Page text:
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Skating result prompts calls for ISU inquiry

Fixed?

Posted: Wednesday, February 13, 2002

SALT LAKE CITY -- Figure skating judges have drawn criticism for years, their whims and shenanigans raising questions about whether the sport even belongs in the Olympics.

The latest flap sure isn't going to help.

A day after the Russians narrowly beat the Canadians for the gold medal in pairs despite an obvious technical error, Canada's Olympic delegation demanded an investigation.

The International Skating Union said Tuesday it would conduct a rare ''internal assessment'' of the way the two performances were judged, but it wasn't clear if that was enough to satisfy the Canadians.

Others in the sport, meanwhile, said figure skating needs to make changes to ensure an ''embarrassment'' like this doesn't happen again.

''You need to look at everything,'' said Scott Hamilton, the 1984 gold medalist who was working as a commentator for NBC at Monday night's event.

''You really need to analyze the entire sport from top to bottom and see how something like this could happen. Now is the time -- get through the Olympics, and then just have some really fundamental changes in the organization and structure of figure skating.''

Elena Berezhnaya and Anton Sikharulidze won the gold medal by the tiniest of margins over Jamie Sale and David Pelletier.

''We were the first to skate, and there was nothing to keep our rivals from getting a 6.0 presentation mark for skating after us,'' Sikharulidze told the Sport Express, a Russian newspaper.

''But they didn't, and that means they were not head and shoulders above us. ... So let me repeat, I think that our victory is a worthy one.''

But not only did Sale and Pelletier skate cleanly, they displayed the kind of passion fans will remember years from now. The winners, meanwhile, made an error when Sikharulidze stepped out of a double axel.

The crowd was already chanting ''Six! Six!'' by the time Sale and Pelletier finished, begging the judges to award the Canadians a perfect score.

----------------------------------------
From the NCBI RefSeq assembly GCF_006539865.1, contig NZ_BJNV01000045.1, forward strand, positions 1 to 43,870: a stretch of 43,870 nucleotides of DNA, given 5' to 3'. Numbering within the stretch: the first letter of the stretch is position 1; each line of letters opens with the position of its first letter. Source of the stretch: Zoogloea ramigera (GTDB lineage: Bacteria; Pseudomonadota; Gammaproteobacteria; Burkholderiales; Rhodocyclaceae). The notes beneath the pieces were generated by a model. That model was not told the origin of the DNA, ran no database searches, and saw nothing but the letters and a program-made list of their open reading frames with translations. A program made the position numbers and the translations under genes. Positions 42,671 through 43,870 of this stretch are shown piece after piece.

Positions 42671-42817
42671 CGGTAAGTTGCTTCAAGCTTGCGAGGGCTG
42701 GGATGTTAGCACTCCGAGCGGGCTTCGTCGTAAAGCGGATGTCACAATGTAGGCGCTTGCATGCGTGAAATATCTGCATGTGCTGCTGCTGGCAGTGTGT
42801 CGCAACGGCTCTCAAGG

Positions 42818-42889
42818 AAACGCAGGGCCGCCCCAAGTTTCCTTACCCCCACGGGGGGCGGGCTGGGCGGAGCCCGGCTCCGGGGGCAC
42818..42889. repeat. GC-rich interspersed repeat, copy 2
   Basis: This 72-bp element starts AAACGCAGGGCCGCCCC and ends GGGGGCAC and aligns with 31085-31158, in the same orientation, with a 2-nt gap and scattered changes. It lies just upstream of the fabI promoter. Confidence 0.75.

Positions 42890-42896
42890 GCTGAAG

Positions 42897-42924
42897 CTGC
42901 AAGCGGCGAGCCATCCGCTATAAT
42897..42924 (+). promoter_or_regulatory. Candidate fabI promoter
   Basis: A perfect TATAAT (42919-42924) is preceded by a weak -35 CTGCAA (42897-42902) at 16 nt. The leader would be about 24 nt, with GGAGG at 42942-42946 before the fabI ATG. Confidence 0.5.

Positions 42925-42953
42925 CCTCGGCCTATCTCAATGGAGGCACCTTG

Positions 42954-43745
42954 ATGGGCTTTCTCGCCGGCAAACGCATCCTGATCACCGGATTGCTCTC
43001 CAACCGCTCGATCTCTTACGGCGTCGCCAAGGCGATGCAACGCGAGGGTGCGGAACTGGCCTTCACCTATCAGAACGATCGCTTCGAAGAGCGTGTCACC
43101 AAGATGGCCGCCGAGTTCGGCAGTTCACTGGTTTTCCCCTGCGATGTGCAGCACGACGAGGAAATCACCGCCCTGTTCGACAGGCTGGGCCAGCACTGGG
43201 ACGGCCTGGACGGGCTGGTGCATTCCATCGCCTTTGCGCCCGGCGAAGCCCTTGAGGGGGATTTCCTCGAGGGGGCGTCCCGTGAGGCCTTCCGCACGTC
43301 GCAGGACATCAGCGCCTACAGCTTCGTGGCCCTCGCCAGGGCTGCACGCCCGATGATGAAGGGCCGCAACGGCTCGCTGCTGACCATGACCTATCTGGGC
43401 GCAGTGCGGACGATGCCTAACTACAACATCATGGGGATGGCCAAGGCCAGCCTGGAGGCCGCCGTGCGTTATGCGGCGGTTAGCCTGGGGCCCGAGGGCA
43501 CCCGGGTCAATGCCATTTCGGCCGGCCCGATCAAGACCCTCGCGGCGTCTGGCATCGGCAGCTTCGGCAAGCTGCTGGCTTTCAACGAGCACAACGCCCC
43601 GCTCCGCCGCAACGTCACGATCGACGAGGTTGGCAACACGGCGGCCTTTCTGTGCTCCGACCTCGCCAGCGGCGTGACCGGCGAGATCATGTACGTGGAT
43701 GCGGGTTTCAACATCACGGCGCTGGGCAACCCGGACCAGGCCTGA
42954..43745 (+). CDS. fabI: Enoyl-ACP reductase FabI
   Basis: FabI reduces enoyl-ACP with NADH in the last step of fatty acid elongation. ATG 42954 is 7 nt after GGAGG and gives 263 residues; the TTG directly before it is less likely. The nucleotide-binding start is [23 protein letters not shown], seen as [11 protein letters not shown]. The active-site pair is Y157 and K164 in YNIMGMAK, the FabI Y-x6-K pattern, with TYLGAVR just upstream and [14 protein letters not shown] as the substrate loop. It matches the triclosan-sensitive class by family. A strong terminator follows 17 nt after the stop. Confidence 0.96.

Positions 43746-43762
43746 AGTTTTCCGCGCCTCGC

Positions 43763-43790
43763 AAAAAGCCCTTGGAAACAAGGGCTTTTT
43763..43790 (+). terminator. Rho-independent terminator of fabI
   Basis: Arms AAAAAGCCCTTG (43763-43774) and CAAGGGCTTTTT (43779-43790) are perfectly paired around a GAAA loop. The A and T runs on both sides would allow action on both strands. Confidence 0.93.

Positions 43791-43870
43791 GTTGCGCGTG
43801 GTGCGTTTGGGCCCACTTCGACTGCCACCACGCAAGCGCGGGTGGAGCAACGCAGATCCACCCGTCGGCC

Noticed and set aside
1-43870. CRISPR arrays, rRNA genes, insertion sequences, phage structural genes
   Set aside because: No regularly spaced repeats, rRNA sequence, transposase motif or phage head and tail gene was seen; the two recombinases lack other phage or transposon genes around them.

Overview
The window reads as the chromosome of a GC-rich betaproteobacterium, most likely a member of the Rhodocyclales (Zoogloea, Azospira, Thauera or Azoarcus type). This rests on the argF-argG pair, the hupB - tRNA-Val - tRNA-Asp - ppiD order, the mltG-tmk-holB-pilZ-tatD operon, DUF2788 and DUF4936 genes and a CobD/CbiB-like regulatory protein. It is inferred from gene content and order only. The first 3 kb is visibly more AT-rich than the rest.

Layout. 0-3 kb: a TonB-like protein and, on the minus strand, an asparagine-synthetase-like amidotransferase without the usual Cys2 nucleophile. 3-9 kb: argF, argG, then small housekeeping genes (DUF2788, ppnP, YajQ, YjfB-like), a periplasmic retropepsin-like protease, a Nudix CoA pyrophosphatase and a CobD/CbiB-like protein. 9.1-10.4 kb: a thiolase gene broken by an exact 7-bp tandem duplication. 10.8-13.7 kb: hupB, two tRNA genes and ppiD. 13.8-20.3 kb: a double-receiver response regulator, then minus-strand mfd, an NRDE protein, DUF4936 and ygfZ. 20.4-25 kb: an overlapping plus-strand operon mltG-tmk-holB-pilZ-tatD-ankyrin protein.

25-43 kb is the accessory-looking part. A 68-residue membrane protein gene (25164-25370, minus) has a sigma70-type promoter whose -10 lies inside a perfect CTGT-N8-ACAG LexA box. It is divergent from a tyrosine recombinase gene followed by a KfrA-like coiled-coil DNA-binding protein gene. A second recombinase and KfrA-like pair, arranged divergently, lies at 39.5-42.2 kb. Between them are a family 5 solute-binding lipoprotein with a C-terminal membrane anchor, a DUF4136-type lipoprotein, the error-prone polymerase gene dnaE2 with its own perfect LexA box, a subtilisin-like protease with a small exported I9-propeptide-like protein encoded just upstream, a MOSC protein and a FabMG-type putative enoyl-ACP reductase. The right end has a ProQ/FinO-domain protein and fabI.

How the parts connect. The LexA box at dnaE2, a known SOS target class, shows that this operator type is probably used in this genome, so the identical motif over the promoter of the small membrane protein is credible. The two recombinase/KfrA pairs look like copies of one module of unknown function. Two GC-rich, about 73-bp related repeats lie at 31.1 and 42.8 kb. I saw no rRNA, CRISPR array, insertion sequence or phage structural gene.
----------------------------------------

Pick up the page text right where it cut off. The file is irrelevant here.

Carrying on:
''When Jamie and David finished, I thought, 'That's easy. They made it easy,''' said Sally Rehorick, Canada's chief of mission, a former skater and judge for 25 years.

Instead, they lost a 5-4 split of the judges, getting only four 5.9s for artistry compared with seven 5.9s for the Russians.

Chinese judge Yang Jiasheng, who favored the Russians, also was supposed to judge the men's short program Tuesday night. But he withdrew a few hours before the competition ''due to illness,'' according to an advisory on the Olympic information network.

Boos rained down as the Canadians' marks flashed, and Pelletier hid his face in his hands as Sale's eyes filled with tears.

''This is not good for the sport,'' Pelletier said Tuesday. ''It is the same in track and field and boxing. Every time there is a controversy like this, it's not good for the sport.''

The ISU wouldn't discuss how the Russians and Canadians were judged, saying only that it was looking into the matter. Union president Ottavio Cinquanta planned a Wednesday news conference.

It wasn't clear when the union's review would be completed or what, if any, action it could take.

Skating has a history of controversies. Ice dancing is the usual culprit, with many believing results are set before competitions begin.

At the Nagano Olympics, Canadian ice dancers Shae-Lynn Bourne and Victor Kraatz contended the Russians and French conspired to keep them off the medals podium. The couple who won the bronze, Marina Anissina and Gwendal Peizerat, represented France, and Anissina was born in Russia.

At the world championships last March, some fans turned their backs to the ice to protest Barbara Fusar Poli and Maurizio Margaglio's victory.

Dick Pound, former International Olympic Committee vice president, said in December ice dancing could easily be dropped from the Olympics if improvements weren't made.

But ice dancing isn't the only problem. Two pairs judges at the 1999 world championships -- Sviatoslav Babenko of Russia and Alfred Korytek of Ukraine -- were suspended after TV footage showed them glancing at each other and appearing to talk before marks were announced.

And coach Frank Carroll remains convinced American Linda Fratianne lost the gold medal in 1980 because judges traded votes along geopolitical lines. Annette Poetzsch of East Germany won instead, while Fratianne settled for silver.

''This is the worst thing that's happened in a long time in figure skating,'' Carroll said Tuesday. ''I can understand where, watching that, if the International Olympic Committee said, 'We don't want figure skating in the Olympics anymore.' Who's going to argue with that?''

Hamilton added: ''The judges really weren't judging the program. Maybe they'd come in with preconceived notions that they didn't want to dismiss.''

Or maybe this is one cold war that hasn't ended.

On Monday night, the Russian, Chinese, French, Polish and Ukrainian judges all favored Berezhnaya and Sikharulidze. The American, Canadian, German and Japanese judges put Sale and Pelletier first.

Carroll said changes are needed.

''It's over with and done,'' he said. ''It's what goes on from here. How do they stop this? What are they going to do?''



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